Under attack warnings most of the way, Jac's convoy crossed to a point just north of Ireland without a loss, in part because of the terrible weather they encountered. This had improved to a reasonably tolerable level, nasty but tolerable. All they had to do now was round Northern Ireland, enter the North Channel between Ireland and Scotland, ...
Back to the States, they remained barely long enough for the crew to go ashore, phone home, and let off a little steam. Then, her tanks filled again with gasoline, the Cedar Creek once more journeyed to Canada, took her place in a convoy, and faced the cold misery of the icy seas of February. ...
A Russian Captain
The Cedar Creek continued to make crossings carrying gasoline to Britain without serious mishap. Her crew came home unscarred on the outside, but from each crossing there were more visions of dying men and ships to crowd the deep black corners of their memories. ...
The Murmansk Run
By early 1943, the run to the northern Russian ports of Murmansk and Archangel (Arkhangelsk) had become so costly— out of fifty ships in one convoy, only sixteen survived—that they were stopped. Stalin badgered the Allies unceasingly to resume them. ...
Jac's convoy, what was left of it, stayed far out toward Bear Island, carving as wide a path around the tip of Norway as the Arctic pack ice would allow, until it arrived off Murmansk, well inside the Arctic Circle and only fifty-five miles from German-occupied territory. ...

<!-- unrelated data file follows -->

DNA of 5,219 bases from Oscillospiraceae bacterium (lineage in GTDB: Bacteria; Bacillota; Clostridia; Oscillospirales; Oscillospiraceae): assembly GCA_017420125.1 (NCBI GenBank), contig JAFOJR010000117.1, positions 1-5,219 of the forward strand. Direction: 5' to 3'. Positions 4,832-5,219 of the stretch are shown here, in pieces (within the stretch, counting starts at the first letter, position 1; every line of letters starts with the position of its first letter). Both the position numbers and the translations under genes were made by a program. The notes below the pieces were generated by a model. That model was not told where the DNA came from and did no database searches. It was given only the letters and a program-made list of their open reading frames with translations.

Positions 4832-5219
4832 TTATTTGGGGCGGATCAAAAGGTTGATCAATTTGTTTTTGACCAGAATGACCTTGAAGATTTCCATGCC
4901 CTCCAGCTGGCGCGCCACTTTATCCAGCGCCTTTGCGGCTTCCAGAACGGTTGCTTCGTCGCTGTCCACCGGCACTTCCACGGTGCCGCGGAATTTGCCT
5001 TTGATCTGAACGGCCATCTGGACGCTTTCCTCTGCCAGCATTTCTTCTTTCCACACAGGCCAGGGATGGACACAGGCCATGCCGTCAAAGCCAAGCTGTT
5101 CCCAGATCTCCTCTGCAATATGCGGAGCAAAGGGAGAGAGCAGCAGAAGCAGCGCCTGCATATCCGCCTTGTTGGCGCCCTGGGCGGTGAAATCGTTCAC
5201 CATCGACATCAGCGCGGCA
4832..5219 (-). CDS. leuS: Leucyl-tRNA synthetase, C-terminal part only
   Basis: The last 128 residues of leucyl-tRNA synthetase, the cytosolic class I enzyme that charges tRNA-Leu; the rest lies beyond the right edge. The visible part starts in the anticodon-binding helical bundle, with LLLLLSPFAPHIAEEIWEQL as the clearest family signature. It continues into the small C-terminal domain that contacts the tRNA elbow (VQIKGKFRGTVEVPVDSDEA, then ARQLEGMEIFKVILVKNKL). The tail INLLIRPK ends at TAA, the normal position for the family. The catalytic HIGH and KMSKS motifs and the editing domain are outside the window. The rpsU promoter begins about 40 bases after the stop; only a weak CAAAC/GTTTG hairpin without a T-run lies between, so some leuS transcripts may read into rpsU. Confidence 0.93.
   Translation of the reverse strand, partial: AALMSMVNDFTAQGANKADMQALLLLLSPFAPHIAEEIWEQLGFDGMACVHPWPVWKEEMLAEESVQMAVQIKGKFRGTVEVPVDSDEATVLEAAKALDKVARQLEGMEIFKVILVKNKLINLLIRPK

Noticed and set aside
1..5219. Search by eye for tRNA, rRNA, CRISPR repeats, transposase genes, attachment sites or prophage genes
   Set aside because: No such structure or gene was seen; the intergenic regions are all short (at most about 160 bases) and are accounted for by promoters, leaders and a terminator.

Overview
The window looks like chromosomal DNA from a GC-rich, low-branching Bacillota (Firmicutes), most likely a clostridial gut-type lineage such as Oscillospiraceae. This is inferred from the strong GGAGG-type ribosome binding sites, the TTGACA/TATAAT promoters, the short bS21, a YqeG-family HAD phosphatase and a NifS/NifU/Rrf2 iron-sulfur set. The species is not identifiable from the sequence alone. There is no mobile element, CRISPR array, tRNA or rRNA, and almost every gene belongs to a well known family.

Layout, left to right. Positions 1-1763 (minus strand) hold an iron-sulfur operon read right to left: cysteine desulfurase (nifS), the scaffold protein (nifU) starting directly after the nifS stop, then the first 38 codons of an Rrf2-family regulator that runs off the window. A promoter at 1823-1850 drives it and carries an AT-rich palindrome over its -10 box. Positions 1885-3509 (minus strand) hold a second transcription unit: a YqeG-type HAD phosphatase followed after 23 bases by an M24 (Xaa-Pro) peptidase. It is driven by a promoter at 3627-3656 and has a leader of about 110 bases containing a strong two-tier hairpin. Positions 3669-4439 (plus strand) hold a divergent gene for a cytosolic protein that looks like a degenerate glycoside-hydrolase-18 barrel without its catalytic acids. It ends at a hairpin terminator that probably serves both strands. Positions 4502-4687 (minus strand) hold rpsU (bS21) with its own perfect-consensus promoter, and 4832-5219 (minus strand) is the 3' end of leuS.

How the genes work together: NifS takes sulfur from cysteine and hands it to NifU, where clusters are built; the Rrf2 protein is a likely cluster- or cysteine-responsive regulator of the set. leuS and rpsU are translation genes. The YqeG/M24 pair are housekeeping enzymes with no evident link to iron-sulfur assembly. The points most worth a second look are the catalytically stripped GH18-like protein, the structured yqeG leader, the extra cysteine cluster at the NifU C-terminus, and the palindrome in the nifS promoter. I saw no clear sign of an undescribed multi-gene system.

Twenty Minutes Too Late
They turned the corner and could see their hotel. That was when a police van pulled up, and they were ordered to get in the back. They asked why. The uniformed Russian policemen growled something at them which they could not understand, but it didn't sound friendly. ...
When Jac was arrested, his reaction had been anger, rebellion, fury. Now as he walked toward an empty bunk past dirty sad people—some talking in low voices, some coughing, one throwing up in a slop jar, most silent—he felt disbelief and bewilderment. How had he gotten to this hellish place? ...
Finally the shock of their internment and the daily life in the camp settled over the Americans. At first they had shown spirit. The guards did not find it amusing to be talked back to, and the Americans were physically beaten to their knees. Reason began to rule. ...
You'll Die Out There